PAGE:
Last weekend, the communities of Ballyhea and Charleville in county Cork held their 80th weekly bank bailout protest, a dignified 15-minute modest display that demonstrates, for some at least in Ireland, they will not go quietly into the night and accept the 40% of GDP cost of the bank bailout being heaped onto the nation’s shoulders.
80 weeks is a long time, but in sunshine, frost, rain and in every other delight the Irish climate throws at us, they have maintained their weekly march which alternates between the town of Charleville and the village of Ballyhea. The photos chronicling their protest change with the hawthorn flowers of spring, to the lush green of summer, to the yellow-brown of Autumn, to frosty wintry mornings to be repeated again as long as it takes.
The protestors have varied their approach as they try to get the message across to a country which is traumatised by this crisis. They have cycled/run/walked/crawled from Ballyhea around Ireland to Leinster House to hand in a petition, there was a pilgrimage to the ECB itself in Frankfurt where they “nailed” our grievances – a copy of which is held aloft above by Vincent Browne on the Tonight with Vincent Browne show, screengrab courtesy of TV3 – to the door of the ECB HQ, this was followed by an appearance on the Vincent Browne show by one of the organisers, there was a fast and a sit-down protest on the main Cork-Limerick road. Where they could, they protested to An Taoiseach Enda Kenny himself (below in the black Mercedes). They have been joined by special guests along the way, most recently by Dr Constantin Gurdgiev, Deputy Stephen Donnelly, Caroline Simons and Declan Ganley. The protesters are not politically aligned, and their message resonates right across the political spectrum. They pay for everything themselves out of their own pockets.
The protest has been reported with a mixture of curiosity and pride in national and international media. The group has two Facebook sites, a blog and it maintains the bondwatch website which shows you what bonds are to be imminently paid in the state-guaranteed banks.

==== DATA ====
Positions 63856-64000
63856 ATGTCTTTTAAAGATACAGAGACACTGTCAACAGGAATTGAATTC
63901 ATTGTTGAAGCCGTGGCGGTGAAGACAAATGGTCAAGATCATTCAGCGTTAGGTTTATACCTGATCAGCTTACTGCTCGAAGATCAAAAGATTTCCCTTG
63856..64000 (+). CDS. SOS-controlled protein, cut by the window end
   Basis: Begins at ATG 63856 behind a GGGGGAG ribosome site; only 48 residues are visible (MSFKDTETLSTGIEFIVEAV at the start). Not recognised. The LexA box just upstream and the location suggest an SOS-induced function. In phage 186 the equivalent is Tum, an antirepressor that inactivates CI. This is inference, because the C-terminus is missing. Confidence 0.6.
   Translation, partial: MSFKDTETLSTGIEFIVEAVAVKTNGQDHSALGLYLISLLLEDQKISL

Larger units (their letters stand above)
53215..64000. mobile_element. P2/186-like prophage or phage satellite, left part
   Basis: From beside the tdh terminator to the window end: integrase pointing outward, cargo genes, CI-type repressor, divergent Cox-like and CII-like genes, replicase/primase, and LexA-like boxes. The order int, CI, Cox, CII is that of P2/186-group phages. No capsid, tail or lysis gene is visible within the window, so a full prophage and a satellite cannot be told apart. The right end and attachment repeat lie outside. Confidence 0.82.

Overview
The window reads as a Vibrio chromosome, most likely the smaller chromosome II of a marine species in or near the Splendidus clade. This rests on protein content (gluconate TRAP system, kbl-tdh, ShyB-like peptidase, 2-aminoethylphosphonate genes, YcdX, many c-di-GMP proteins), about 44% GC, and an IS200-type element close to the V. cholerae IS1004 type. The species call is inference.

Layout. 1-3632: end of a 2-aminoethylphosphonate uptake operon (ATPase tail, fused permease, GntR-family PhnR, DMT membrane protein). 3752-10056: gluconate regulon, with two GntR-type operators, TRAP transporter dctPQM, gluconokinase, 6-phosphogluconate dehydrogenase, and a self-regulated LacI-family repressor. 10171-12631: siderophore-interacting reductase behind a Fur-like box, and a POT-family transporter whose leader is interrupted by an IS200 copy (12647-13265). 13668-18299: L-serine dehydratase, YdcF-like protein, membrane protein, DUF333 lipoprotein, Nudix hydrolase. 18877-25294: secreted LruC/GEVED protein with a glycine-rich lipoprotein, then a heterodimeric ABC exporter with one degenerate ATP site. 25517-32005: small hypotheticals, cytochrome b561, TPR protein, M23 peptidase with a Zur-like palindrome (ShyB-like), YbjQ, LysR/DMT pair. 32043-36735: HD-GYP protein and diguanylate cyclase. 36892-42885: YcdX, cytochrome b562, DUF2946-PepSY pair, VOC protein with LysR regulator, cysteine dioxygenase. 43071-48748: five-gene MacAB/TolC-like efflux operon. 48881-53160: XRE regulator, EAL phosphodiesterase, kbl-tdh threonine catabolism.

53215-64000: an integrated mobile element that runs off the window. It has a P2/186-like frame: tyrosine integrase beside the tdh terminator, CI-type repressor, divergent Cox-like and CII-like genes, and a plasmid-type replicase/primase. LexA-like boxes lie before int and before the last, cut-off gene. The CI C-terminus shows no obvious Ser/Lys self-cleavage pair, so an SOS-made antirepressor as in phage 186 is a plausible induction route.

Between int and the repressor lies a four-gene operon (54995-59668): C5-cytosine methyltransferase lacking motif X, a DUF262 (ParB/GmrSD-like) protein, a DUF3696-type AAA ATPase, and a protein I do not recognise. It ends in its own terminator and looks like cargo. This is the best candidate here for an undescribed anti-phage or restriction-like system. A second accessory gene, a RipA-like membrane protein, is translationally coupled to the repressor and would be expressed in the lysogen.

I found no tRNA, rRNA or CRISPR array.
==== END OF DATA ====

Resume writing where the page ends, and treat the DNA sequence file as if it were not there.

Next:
Seems like a lot of work, but what are they protesting about? They have been protesting at the repayment of bonds in Irish banks which to date have swallowed up €70bn of the nation’s wealth – this comprises €64.1bn given to the banks directly plus €5.6bn of state-aid given to the banks by NAMA whose bonds are guaranteed by the State. This represents 45% of our GDP or 55% of our GNP – a burden shouldered by no other country. The original focus of the protesters was bonds, particularly bonds which weren’t subject to a state guarantee and which weren’t secured against specific assets at the banks and which were repayable by utterly bust banks.
Why does it matter now? On 1st October 2012, AIB, a bank which is now 99.8% owned by the State – it would be 100% except the State wants to keep the shares publicly traded. AIB along with the tiddly EBS which merged with it last year have thus far received €20.7bn of the €64.1bn directly given to the banks. It has received another €1-2bn in state-aid from NAMA which paid a premium for the loans it acquired from AIB. By any measure, AIB is without the support of the State an utterly bust bank. And yet it is paying €1bn to bondholders who would be burned were it not for the State.
We will have one of the toughest budgets ever in December 2012, and with some economic projections deteriorating for 2013, we may have a similar budget in December 2013. Taxes will be increased and welfare and public sector costs will be cut – most of the adjustment results from an imbalance in our national finances after the property collapse, but a sizable portion is attributable to the bank bailout, so you can correctly point to the €1bn that will be paid by AIB on 1st October and compare that with tax increases or cuts to welfare and the public sector.
This coming Sunday will mark the 81st week of protest, and the communities have decided to extend the protest over three days to allow for protests in Cork and other counties and to conclude with a march on Tuesday 18th in Dublin from the national Garden of Remembrance at the top of O’Connell Street to Government Buildings where the Dail will be reconvening on the first day after the summer recess. The details and itinerary over the three days are here, they’d appreciate support along the way, a few minutes of your time to show that we are enlightened enough in this country to know how our money is being spent, and to protest at it being spent in utterly bust banks when the country is burdened with such austerity.
You can follow live developments on the protest with Diarmuid O’Flynn (pictured below on the Tonight with Vincent Browne show, screengrab courtesy of TV3) via Twitter here. The main Ballyhea protest site on Facebook is here. The bondwatch website with all bonds payable in Irish banks is here. The Ballyhea blog is here.